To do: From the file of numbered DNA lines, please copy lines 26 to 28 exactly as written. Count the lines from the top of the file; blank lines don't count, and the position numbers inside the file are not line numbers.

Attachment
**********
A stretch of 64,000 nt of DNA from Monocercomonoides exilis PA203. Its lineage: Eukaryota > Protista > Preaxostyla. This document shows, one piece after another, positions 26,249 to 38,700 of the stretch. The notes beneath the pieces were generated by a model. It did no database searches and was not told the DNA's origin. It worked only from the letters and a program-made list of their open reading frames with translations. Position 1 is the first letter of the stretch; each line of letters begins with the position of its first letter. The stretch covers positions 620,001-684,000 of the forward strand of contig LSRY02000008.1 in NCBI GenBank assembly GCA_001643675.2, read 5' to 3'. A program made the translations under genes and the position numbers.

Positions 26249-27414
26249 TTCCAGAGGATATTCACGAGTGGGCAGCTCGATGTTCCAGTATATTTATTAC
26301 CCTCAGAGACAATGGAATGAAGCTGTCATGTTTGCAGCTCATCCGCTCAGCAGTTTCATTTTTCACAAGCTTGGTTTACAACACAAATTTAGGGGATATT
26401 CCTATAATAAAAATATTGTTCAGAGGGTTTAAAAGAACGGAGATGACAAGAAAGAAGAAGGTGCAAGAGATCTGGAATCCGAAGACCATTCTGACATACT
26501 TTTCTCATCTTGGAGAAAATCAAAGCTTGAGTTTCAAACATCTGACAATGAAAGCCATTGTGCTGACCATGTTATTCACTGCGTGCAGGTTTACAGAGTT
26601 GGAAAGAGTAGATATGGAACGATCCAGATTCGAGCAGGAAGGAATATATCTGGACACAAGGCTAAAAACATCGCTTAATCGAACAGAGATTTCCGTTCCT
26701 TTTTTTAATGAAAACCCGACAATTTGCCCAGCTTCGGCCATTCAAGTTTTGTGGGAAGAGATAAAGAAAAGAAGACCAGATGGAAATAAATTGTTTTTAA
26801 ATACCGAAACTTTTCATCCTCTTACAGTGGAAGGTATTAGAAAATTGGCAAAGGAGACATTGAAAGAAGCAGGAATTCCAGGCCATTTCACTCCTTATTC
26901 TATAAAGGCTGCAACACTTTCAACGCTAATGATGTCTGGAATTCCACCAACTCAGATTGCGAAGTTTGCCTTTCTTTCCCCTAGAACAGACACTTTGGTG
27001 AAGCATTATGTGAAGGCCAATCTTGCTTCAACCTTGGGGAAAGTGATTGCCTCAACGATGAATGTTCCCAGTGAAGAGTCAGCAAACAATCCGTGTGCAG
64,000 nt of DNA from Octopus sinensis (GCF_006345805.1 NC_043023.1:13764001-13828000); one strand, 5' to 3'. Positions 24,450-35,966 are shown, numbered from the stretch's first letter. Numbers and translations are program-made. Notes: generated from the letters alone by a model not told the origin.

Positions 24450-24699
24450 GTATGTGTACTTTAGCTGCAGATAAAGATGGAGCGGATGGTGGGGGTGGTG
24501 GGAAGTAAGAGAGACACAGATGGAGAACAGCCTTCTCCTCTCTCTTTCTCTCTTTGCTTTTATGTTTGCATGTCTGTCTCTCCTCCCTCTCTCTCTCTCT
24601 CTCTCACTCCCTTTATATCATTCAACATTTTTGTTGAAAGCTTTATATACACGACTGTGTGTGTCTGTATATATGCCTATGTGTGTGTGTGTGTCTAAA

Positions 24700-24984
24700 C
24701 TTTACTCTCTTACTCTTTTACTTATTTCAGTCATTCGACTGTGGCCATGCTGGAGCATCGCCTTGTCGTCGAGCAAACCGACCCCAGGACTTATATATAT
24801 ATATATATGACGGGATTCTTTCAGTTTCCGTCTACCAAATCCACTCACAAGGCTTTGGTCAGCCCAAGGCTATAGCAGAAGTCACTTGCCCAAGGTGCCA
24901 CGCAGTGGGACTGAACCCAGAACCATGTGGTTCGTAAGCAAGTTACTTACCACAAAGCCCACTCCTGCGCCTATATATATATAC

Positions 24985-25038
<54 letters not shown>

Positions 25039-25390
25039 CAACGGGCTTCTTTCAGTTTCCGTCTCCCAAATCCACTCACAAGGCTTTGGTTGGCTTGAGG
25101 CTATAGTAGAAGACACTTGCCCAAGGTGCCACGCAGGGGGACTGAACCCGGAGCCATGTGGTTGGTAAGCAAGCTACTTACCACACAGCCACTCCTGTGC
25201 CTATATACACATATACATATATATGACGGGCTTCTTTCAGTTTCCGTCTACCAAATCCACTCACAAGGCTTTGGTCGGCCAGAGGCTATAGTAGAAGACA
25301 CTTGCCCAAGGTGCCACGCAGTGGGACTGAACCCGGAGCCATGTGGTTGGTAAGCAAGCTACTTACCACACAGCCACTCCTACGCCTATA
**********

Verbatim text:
25101 CTATAGTAGAAGACACTTGCCCAAGGTGCCACGCAGGGGGACTGAACCCGGAGCCATGTGGTTGGTAAGCAAGCTACTTACCACACAGCCACTCCTGTGC
25201 CTATATACACATATACATATATATGACGGGCTTCTTTCAGTTTCCGTCTACCAAATCCACTCACAAGGCTTTGGTCGGCCAGAGGCTATAGTAGAAGACA
25301 CTTGCCCAAGGTGCCACGCAGTGGGACTGAACCCGGAGCCATGTGGTTGGTAAGCAAGCTACTTACCACACAGCCACTCCTACGCCTATA